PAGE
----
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It’s not brilliant for typing or transcribing notes, but then if you need to do that use the Lenovo Notes feature – the way the machine perfectly translates even the worst handwriting into digitised notes is superb and a really valuable feature for the students amongst you looking for a way to avoid carrying tons of paper around with you, and storing it all. I thought not writing on the screen would be annoying but actually the ability to see the screen and not obscure it makes it very worthwhile… Lenovo I bow to your choice there!

However…

The Bad

The keyboard.

The key point here that although you CAN type essays on it, you really wouldn’t want to and I wouldn’t want anyone to go away from the promotional literature thinking that they can.

It’s not comfortable for long prolonged essays and it gets pretty frustrating having to spell check and go back through and amend so many words and phrases. It also has this absolutely infuriating lag on it, whereby if you don’t use it for a few seconds the thing seems to shut down and so the first button press doesn’t register. It feels like there are just a few more bugs to iron out before it becomes a full laptop keyboard replacement, if ever.

The screen is also meh. The bezels are ENOURMOUS (really no excuse in this day and age) and the general sharpness is a little lacking, especially for someone used to a 2K or screen. Disappointing. It’s perfectly serviceable however, and it will translate into better battery life so I mustn’t complain too much I suppose. Still – Lenovo if you’re listening, at least give us some more screen estate to play with next time, eh? Bezels as wide as my thumb all round the screen aren’t cool! It’s also irritatingly reflective in bright sunlight.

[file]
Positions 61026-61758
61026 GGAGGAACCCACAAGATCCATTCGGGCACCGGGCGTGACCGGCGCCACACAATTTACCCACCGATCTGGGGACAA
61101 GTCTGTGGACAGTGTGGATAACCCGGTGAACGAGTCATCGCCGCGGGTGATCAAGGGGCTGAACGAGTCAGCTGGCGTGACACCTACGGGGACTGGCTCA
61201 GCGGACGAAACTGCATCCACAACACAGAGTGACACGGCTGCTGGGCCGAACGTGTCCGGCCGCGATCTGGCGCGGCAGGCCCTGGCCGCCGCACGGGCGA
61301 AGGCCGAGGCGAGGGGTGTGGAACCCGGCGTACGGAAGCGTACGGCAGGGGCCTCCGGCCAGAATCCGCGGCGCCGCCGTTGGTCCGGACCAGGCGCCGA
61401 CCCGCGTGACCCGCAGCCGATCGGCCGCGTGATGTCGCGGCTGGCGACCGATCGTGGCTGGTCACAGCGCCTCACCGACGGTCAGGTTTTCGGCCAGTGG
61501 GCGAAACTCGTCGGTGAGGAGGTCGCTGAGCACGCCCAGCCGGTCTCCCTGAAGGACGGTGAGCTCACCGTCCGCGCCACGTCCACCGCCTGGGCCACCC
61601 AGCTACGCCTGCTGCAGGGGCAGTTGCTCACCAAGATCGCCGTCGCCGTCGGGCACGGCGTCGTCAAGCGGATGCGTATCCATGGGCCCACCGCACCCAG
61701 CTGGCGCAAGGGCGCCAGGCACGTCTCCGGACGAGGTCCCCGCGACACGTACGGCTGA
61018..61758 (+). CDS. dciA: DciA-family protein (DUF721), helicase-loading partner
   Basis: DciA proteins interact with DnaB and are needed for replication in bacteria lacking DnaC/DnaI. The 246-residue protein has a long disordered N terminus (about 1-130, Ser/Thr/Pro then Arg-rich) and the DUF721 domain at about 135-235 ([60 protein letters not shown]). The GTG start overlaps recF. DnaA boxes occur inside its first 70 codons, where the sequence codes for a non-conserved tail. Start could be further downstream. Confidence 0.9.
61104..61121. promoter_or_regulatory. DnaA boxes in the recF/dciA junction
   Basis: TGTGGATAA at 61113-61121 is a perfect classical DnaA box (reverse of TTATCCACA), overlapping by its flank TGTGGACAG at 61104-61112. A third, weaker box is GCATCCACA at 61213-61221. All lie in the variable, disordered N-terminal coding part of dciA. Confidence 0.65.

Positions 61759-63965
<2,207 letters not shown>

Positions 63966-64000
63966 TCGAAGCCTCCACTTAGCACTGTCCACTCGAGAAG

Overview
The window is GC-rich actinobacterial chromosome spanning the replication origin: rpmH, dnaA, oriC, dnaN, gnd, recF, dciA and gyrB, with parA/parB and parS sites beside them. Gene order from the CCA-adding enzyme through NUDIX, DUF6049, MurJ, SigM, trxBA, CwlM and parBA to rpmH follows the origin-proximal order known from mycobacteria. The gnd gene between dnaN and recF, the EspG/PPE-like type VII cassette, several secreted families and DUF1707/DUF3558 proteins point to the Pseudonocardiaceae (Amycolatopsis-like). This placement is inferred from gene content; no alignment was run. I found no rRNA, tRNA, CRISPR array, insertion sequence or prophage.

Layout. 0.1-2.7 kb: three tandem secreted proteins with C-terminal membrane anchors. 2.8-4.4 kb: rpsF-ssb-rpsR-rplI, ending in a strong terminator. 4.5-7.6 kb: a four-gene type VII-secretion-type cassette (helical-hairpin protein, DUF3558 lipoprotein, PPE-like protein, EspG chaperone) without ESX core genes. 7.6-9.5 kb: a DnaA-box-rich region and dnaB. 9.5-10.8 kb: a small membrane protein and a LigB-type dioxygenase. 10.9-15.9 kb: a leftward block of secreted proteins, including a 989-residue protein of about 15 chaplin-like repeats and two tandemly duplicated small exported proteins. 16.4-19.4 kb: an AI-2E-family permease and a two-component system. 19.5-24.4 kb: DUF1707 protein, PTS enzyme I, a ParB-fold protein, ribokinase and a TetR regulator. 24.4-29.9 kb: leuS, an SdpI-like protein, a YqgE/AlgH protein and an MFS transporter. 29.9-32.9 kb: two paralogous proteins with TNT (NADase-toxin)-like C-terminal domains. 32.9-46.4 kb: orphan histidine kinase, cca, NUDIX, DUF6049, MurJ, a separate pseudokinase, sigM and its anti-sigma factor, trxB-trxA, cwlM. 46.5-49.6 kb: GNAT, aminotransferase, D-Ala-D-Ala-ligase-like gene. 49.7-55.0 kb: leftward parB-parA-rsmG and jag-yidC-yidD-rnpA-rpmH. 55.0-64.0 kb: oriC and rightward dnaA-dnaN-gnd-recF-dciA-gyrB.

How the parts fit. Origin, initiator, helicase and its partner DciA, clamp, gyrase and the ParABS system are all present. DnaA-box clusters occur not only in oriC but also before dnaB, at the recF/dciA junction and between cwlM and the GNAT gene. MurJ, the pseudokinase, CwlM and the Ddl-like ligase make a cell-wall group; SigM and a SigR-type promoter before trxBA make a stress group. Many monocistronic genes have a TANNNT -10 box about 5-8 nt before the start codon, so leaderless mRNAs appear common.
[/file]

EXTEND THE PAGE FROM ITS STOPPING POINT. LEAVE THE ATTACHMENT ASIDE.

The connection selection is disappointing too – one micro-USB, and a micro-SD card slot. When every man and his dog is getting into USB-C, it’s a real shame Lenovo missed that particular boat. On the plus side, it does have a headphone jack so swings and roundabouts eh?

I don’t like the stylus either. Sorry, ‘RealPen’. It’s huge, bulky, and I just know i’ll lose it SO fast. Stylus use died off but they do have utility in many circumstances – Steve Jobs be damned – and Samsung and LG have been proving for a while that you can pack a very good stylus into an on-board housing. Lenovo, Microsoft, take note for this book and your Surface Range please!!! Oh, and make it work on the main screen itself. That’s an no-brainer too.

 

Well? Whaddya think?

The key point here is that  there isn’t really anything else on the market that is the same. Nothing else has the breadth of capability that it does, and for all the niggles, it’s an ok large tablet replacement. It won’t replace a 7 inch tablet or phone – it’s slightly too big for that – but for a 10 inch tablet replacement I’d certainly not tell you not to get it. Lightweight, with that extra bit of capability that means it’ll be an interesting choice every single time. But don’t expect to write anything lengthy on it – for that, you’ll need a proper keyboard. Unfortunately, haptic feedback and a flat screen just doesn’t have the tactile feedback that rapid effective typing requires.

Just don’t try write the Illiad or your next novel on it.